Why make church a priority for your family? – Eleanor VanDeusen, Director of Religious Education

So it’s Sunday morning and the alarm goes off and you hit snooze once, twice, then you turn it off. You finally drag yourself out of bed and you go in to wake up the kids. You are greeted with lots of whining, “do we have to go to church?” As tempting as it is to blow it off, go out for bacon and waffles or just sleep that extra hour, I would like to invite you to do something completely countercultural and bring your family to church on most Sundays. Recent studies say that only 17.5% of Americans attend church regularly. So why should you bother be in that small percentage of folks that attend regularly?

Church offers us a few hours a week to come together and practice being human. Church sets aside an intentional time to unplug and call to mind the things that we value most, to hear stories of people and ideas that inspire and challenge us. Church offers a chance to quiet our minds and bodies in a moment of prayer or meditation and feel the peace of stillness and our connection to something larger than ourselves. And our liberal religious tradition offers the unique chance to work out the messy business of being together in a place where many different ideas and beliefs co-exist. Church reminds us that our lives matter and together, we can make a difference. I believe that having our kids attend our religious exploration programs is a gift we can give them that will sustain them throughout their lives. I see this gift manifest in my own young adult children and the young adults I know who grew up in UU congregations.

So when the alarm goes off on Sunday morning, do something counter culture. Get out of bed and come to church. The rewards will be many, your life will be richer, and you can still go out for bacon and waffles after church with friends!

Then Our Promise Finds Fulfillment, and Our Future Can Begin

It’s probably no coincidence that the service led by Rev. Rob Eller-Isaacs this past Sunday began with the familiar UU hymn “The Fire of Commitment.” You see, Rob is not only the co-senior minister at Unity Church Unitarian in St. Paul, Minnesota – he’s an expert on the church governance style known as “policy governance,” and one of the founders of Unity Consulting. Rob wasn’t just a visiting minister, here as a guest in our pulpit. He’d also spent much of the weekend educating members of our Board on the governance structures that work best at large UU churches, and how to put them into practice. And that hymn is clearly an ode to the impact of the governance style Rob had been describing.

What’s that? Governance doesn’t spring to mind when you hear “The Fire of Commitment?” Well, perhaps I should explain….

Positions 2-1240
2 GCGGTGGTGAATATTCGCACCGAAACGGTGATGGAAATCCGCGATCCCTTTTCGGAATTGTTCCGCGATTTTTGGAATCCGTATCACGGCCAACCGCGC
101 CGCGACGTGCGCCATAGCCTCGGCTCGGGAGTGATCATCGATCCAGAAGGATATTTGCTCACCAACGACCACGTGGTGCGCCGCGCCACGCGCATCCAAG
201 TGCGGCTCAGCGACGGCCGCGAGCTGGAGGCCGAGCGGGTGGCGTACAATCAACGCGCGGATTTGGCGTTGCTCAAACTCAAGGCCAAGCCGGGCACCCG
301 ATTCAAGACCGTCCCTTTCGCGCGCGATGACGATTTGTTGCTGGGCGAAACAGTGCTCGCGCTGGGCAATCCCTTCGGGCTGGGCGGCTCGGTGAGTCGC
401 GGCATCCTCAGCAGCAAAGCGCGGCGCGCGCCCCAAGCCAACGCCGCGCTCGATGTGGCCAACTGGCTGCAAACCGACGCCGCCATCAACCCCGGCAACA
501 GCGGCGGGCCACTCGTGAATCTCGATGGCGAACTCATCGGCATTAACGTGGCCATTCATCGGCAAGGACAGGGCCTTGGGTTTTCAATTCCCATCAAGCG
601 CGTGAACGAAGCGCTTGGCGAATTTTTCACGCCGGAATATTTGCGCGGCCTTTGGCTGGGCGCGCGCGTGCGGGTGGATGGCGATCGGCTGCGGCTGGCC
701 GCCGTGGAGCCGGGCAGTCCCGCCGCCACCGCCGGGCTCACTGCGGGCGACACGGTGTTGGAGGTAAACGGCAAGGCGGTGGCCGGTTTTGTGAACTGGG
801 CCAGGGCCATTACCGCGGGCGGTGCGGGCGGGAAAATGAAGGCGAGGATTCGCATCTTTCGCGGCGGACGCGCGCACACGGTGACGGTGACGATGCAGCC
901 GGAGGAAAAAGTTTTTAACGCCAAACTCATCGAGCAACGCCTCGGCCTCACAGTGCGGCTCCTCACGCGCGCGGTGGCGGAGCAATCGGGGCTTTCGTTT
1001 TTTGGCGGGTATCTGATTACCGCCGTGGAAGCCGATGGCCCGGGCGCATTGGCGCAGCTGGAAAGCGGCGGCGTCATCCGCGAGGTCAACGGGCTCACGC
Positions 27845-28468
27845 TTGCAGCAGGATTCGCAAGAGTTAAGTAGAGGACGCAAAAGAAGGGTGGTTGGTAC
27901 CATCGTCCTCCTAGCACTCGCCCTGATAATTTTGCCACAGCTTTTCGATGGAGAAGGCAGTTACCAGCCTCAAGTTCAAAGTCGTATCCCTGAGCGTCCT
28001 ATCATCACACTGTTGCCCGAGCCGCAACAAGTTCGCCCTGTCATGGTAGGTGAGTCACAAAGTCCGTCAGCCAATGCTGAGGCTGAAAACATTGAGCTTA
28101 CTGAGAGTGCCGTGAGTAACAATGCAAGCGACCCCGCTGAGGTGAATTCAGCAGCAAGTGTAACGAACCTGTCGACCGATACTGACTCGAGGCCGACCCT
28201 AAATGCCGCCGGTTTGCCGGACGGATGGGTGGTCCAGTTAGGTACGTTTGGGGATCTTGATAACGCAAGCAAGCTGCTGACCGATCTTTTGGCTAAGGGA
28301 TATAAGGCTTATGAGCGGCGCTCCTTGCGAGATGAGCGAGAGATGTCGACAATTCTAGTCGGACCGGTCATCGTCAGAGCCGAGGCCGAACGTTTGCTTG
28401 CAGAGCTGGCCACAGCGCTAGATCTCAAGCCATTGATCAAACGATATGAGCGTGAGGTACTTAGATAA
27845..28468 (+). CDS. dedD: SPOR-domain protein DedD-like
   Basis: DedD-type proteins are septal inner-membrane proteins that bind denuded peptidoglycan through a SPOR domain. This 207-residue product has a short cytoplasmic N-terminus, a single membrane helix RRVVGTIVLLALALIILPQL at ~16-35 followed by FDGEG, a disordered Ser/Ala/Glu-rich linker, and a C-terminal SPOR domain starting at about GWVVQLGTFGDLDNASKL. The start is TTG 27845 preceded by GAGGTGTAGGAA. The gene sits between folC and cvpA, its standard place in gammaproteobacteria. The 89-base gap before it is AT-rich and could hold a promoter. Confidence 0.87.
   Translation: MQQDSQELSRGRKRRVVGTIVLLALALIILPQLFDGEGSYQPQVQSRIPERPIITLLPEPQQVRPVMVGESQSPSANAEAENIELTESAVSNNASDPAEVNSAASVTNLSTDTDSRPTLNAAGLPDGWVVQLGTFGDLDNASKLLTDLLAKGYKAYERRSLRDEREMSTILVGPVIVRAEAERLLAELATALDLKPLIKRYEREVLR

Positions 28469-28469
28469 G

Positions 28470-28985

“Governance” is simply the way decisions get made in a church. There’s a strong correlation between the size of a church and the decision-making systems it most successfully employs. As churches begin to outgrow their governance, there’s a tendency to make incremental changes, adding new committees and staff in response to challenges as they arise. As programs, budgets, and staff grow, a board that seeks to manage the activities of the church begins to find that it is too busy to step back and consider the big picture.

It’s a pattern we’ve seen first-hand at Foothills. When the interim task force was preparing our application for interim ministry this spring, we invited comment from the entire congregation, and made especially sure to poll current and former members of the various committees and the Board. The lay leaders with first-hand experience doing the work of the church (and our ministers, too) all listed an updated governance structure as one of the most important issues our church needed help with. And so, we chose an interim minister with proven expertise in – among other things – helping large churches implement policy governance.

But what exactly is policy governance? If you ask Rev. Keyes, he’ll tell you that it’s a democratic process that unleashes creativity in churches. If you ask Rev. Eller-Isaacs, he’ll describe it as “a radical separation of means and ends.” It might require a slightly less pithy answer, though, to satisfy those of you still reading this far along.

In policy governance, the board and congregation work to clearly state the church’s values and mission, and decide what specific outcomes the church’s work should produce. These outcomes are the “ends” that Rob Eller-Isaacs was referring to. A board in policy governance has the task of drafting and continuously refining policies that state the impact the church seeks to have on the world, define how progress towards those goals should be measured, clarify how the organization should be structured in pursuit of those goals, and establish some limitations on the ways those goals can be pursued.

On the other side of the spectrum in Rob Eller-Isaacs’ definition, the “means” are the methods used to pursue those ends, and they are the domain of the ministers and staff of the church. The board places final responsibility for the success or failure of its goals on the “executive,” which is typically the senior minister, or sometimes a small team including, for example, the ministers and church administrator. Once the board has defined the goals the executive is responsible for achieving (and placed whatever restrictions it deems necessary upon those efforts) it allows the executive or executive team the freedom to decide on the means it will employ to succeed.